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Lack of local support leads DOT to scrap turnpike plan

(ran PW PS editions of Pasco Times)

The state has shelved the plans for extending Florida's Turnpike through Levy County to U.S. 19.

The state has put the brakes on its plan to extend Florida's Turnpike from Wildwood to U.S. 19 in Levy County, citing a lack of support from local governments and residents, as well as questions about the project's financial viability.

The proposed northern extension would stretch 49 miles from the turnpike's northern terminus at Interstate 75 to a point south of Lebanon Station.

The extension was designed to provide traffic relief for I-75 north of Wildwood.

But the Department of Transportation has stuck the plans on a shelf.

"We are going to suspend any further action," said Raymond Ashe, manager of the Turnpike District's environmental management office, during an interview Thursday.

The district recently finished its project development and environmental study. That study, among other things, included a public hearing at which project critics far outnumbered supporters.

Those critics decried the environmental damage sure to be caused by road construction, not to mention the inevitable development that would follow.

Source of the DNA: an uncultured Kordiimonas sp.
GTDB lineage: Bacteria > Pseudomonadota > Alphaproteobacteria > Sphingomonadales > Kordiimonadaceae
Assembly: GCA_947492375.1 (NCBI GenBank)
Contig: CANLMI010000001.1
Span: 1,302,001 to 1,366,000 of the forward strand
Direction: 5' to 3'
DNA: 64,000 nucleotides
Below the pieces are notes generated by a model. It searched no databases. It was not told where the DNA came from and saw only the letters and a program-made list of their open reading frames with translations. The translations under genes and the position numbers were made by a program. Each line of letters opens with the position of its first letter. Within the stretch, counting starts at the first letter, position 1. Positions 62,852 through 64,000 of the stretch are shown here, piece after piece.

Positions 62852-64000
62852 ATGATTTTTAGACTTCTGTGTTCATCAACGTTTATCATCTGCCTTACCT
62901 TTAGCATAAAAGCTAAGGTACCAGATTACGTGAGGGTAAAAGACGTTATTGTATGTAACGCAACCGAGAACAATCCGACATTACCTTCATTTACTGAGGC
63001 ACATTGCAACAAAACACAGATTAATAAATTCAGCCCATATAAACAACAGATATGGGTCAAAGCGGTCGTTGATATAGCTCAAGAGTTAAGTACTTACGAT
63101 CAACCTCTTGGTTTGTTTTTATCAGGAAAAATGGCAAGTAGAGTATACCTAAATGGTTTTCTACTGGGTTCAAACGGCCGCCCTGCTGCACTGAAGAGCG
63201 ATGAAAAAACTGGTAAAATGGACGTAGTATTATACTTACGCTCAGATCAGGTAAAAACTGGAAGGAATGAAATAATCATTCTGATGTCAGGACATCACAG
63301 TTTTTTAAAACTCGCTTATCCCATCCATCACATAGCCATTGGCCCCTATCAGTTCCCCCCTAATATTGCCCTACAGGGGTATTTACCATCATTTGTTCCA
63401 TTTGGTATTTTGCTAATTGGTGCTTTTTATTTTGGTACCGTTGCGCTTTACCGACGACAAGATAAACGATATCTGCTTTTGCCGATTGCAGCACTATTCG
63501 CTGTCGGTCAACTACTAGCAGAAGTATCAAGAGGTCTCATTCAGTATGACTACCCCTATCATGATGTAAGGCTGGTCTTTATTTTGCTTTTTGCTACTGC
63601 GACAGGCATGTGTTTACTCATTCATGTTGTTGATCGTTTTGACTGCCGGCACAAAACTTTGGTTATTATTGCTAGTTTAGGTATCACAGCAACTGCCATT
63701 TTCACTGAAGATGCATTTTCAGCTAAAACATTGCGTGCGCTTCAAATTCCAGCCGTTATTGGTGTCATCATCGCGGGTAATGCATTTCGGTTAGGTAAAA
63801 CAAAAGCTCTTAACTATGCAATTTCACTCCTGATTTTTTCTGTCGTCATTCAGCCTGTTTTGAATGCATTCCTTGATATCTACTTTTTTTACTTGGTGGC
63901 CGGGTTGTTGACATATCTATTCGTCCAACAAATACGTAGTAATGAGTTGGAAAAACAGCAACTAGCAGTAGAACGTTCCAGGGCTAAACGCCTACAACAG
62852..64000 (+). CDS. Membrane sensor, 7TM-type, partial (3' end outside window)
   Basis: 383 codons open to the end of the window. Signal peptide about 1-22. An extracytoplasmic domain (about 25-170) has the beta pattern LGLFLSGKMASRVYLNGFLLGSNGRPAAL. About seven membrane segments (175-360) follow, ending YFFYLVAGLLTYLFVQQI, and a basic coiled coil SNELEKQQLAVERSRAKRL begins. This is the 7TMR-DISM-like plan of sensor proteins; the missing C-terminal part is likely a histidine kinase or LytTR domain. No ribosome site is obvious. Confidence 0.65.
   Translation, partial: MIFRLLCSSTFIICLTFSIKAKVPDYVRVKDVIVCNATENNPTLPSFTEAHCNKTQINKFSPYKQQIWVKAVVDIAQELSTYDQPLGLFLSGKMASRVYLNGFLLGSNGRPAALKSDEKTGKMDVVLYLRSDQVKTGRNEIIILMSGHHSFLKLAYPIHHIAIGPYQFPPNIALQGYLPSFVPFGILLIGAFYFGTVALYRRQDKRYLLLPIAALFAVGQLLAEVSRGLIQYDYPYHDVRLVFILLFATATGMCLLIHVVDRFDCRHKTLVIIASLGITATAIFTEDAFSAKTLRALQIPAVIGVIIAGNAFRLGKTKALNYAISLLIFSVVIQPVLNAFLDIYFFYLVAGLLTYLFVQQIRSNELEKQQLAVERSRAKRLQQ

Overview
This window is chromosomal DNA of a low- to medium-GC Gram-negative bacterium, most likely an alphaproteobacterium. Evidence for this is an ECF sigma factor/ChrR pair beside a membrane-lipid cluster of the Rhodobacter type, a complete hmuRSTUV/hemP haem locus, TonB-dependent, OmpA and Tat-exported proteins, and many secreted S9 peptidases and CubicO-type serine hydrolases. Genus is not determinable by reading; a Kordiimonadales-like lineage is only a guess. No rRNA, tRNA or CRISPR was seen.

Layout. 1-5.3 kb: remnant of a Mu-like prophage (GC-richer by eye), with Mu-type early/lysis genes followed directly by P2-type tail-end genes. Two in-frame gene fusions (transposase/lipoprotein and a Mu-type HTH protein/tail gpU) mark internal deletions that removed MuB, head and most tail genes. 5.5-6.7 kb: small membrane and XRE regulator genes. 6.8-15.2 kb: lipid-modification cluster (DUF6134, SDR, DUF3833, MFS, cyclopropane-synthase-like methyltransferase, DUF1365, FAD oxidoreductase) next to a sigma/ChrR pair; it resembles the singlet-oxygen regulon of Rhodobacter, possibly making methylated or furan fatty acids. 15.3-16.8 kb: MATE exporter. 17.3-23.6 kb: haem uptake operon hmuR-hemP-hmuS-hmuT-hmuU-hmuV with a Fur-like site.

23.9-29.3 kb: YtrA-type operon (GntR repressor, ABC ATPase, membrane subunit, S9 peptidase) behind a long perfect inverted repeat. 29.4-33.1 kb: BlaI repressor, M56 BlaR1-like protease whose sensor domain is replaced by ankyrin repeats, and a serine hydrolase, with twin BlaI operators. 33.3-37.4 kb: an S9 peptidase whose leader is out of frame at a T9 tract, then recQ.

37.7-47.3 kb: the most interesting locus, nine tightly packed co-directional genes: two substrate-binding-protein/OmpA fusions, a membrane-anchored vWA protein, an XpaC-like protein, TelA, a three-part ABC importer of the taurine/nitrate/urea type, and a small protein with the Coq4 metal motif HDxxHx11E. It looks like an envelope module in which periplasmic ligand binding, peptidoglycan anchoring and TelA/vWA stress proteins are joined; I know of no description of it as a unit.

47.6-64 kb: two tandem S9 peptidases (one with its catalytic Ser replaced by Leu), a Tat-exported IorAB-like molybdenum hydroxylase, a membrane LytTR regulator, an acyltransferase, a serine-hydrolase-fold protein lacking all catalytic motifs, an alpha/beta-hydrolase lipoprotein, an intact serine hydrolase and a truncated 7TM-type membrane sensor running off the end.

Other people complained because the toll road would bring unwanted traffic near their property.

One of those critics was Pine Ridge resident Janet Masaoy, who also has opposed construction of the Suncoast Parkway.

"I'm very pleased that they're not going to do another path of destruction," Masaoy said Thursday.

Formal planning work on the turnpike extension started in 1988. Since 1992, transportation planners have worked with their counterparts in other agencies to fine-tune the proposed path and avoid environmentally sensitive areas.

Last year, state agencies agreed on a slightly different version of the project's eastern leg, and a dramatically different alignment for the western leg between U.S. 41 and U.S. 19 that would move the project terminus about five miles closer to the Citrus border than originally planned.

The state had not set aside any money to construct the road; in fact, planners were careful to note that the project wouldn't get off the drawing board until it proved financially and logistically feasible.

Ashe said the city of Dunnellon and the Levy County Commission had expressed displeasure with the plans. In addition, the plan was not included in the comprehensive plans of Levy, Marion or Sumter counties.

Also significant, Ashe said, is that the state plans to widen portions of Alternate U.S. 27, a road that can help motorists move between U.S. 19 and the interstate, and that the state has widened I-75 north of Wildwood, allowing that road to carry more vehicles.

The state won't revisit the proposed turnpike extension until the plan receives more local support and more evidence of economic feasibility, Ashe said.

Copies of the environment report should be available late next week at the public libraries in Crystal River, Dunnellon and Bronson.

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